Partners in Tourism: Culture and Commerce is a coalition of cultural service organizations, the travel industry, and federal agencies that provides a forum for collaborative research, education, promotion and advocacy with the common goal of advancing the role of culture and heritage in the travel and tourism industry.
8th Cultural & Heritage Tourism Alliance Conference Set
November 8-11, 2006
Culture is the Spark is the theme of the 8th Cultural & Heritage Tourism Alliance Conference set for November 8-11 in Atlanta, Georgia.
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Cultural Heritage Tourism News is published by
© 2005 Partners in Tourism: Culture and Commerce
Editor: Carolyn Brackett
Assistant Editors: Kimber Craine, Verna Romero & Amy Webb
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Deadline for Dozen Distinctive Destinations Application is November 3
Applications for consideration as a 2007 Dozen Distinctive Destination will be available by September from the National Trust for Historic Preservation’s Communications Office. The deadline for applying for designation is November 3.
A National Trust committee will review all applications using the following criteria: communities must demonstrate well-managed growth, a commitment to historic preservation with a protected historic core and meaningful context, interesting and attractive architecture, cultural diversity, activities for families with children, an economic base of locally-owned small businesses, and walkability for residents and visitors.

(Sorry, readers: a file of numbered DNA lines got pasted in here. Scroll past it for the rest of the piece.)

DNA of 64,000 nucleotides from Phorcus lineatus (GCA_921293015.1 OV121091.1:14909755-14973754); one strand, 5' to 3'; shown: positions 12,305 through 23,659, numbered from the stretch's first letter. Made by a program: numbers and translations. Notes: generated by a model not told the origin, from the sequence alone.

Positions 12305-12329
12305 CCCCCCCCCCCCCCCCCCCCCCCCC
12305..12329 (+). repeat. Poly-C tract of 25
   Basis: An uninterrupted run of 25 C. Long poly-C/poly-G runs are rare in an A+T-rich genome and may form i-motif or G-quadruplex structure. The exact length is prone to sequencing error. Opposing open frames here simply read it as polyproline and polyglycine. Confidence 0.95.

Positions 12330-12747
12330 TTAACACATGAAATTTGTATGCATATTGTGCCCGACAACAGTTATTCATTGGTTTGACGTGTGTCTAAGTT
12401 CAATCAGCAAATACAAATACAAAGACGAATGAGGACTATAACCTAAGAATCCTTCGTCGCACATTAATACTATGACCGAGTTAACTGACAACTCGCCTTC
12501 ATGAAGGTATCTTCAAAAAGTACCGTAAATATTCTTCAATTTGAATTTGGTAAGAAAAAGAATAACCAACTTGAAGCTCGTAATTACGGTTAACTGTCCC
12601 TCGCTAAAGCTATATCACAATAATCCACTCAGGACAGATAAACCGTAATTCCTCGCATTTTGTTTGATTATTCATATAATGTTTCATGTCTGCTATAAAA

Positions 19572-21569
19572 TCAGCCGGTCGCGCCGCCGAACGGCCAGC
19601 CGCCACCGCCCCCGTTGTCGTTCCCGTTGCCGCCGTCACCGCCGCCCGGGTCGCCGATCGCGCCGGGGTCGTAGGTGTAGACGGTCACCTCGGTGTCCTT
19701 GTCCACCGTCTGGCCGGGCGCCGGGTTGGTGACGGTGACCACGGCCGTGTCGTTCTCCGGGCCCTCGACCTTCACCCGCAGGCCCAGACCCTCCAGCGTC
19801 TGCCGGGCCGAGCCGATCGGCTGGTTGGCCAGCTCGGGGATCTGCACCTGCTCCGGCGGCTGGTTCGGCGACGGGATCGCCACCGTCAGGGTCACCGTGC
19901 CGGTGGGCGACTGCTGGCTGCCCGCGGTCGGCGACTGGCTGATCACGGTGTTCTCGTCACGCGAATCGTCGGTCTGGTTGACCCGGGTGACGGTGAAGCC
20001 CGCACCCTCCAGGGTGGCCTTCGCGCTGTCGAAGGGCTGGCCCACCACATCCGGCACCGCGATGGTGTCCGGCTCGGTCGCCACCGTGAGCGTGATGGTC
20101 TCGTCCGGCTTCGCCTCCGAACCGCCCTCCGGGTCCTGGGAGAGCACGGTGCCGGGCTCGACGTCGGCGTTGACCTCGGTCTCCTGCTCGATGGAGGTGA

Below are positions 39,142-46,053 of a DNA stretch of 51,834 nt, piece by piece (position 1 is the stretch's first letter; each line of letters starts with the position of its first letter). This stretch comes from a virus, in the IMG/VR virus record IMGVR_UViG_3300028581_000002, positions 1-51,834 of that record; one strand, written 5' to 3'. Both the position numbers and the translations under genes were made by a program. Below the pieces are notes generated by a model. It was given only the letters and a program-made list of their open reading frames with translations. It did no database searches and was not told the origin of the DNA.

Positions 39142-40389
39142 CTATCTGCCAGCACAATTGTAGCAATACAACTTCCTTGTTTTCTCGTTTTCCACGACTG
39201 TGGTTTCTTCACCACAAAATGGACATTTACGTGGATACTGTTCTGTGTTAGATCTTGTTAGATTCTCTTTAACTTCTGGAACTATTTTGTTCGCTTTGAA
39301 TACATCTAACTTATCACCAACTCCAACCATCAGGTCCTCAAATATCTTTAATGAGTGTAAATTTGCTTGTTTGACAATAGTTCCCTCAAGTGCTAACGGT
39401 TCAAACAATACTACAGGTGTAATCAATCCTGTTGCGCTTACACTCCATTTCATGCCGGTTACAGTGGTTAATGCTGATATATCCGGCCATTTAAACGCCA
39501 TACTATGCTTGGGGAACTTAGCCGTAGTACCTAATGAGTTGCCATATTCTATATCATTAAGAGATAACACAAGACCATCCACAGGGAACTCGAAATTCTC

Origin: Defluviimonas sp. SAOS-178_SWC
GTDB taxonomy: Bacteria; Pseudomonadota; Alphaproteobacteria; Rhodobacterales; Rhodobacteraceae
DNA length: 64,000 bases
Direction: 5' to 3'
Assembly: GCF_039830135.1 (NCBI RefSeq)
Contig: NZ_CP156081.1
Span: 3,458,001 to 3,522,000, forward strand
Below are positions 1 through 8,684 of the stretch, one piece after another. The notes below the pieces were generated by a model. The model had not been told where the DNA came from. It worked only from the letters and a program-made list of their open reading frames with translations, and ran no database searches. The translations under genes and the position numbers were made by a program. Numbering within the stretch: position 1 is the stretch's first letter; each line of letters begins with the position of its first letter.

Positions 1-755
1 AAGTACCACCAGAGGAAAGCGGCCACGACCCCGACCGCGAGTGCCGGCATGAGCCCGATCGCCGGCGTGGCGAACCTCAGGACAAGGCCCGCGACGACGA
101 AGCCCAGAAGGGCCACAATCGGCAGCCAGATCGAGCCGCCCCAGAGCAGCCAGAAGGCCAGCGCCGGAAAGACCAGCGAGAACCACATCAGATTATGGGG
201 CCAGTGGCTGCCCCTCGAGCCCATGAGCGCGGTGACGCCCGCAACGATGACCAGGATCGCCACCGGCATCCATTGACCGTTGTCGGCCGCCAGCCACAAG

In previously designated communities, residents have taken forceful action to protect their town’s character and sense of place. Whether by enacting a local preservation law to protect historic buildings against demolition, rewriting zoning codes to prevent commercial sprawl, removing regulatory barriers to downtown housing, making downtown areas more walkable, enacting design standards, or taking some other major step that demonstrates a strong commitment to their town, residents have worked hard to preserve the historic and scenic assets of their communities, with rewards that transcend town limits.
Communities receiving the designation receive national publicity through the National Trust, inclusion on the Trust’s web site, use of the Dozen Distinctive Destinations logo and a toolkit with ideas and guidance on generating awareness and publicity from the award.
To receive application guidelines and application forms, please contact Carrie Johnson at firstname.lastname@example.org.
Toolkit Created for Promoting Dozen Distinctive Destinations Communities
The National Trust for Historic Preservation’s Heritage Tourism Program and Communications Division have created a toolkit to assist communities receiving designation as one of the Trust’s “Dozen Distinctive Destinations.”
Resource materials include best practices from previous Dozen Distinctive Destinations in leveraging the designation. The toolkit details special events, ceremonies and other activities planned by communities to celebrate their designation. Communications resource materials include ideas for working with the media to get maximum exposure for the award, and guidelines for creating press materials.
The resource materials may also be helpful to other communities in making plans for celebrations and publicizing other kinds of local milestones. The toolkit is found at www.nationaltrust.org/heritage_tourism/ddd_toolkit/index.
National Trust Promotes Heritage Tourism with Annual List of America's Dozen Distinctive Destinations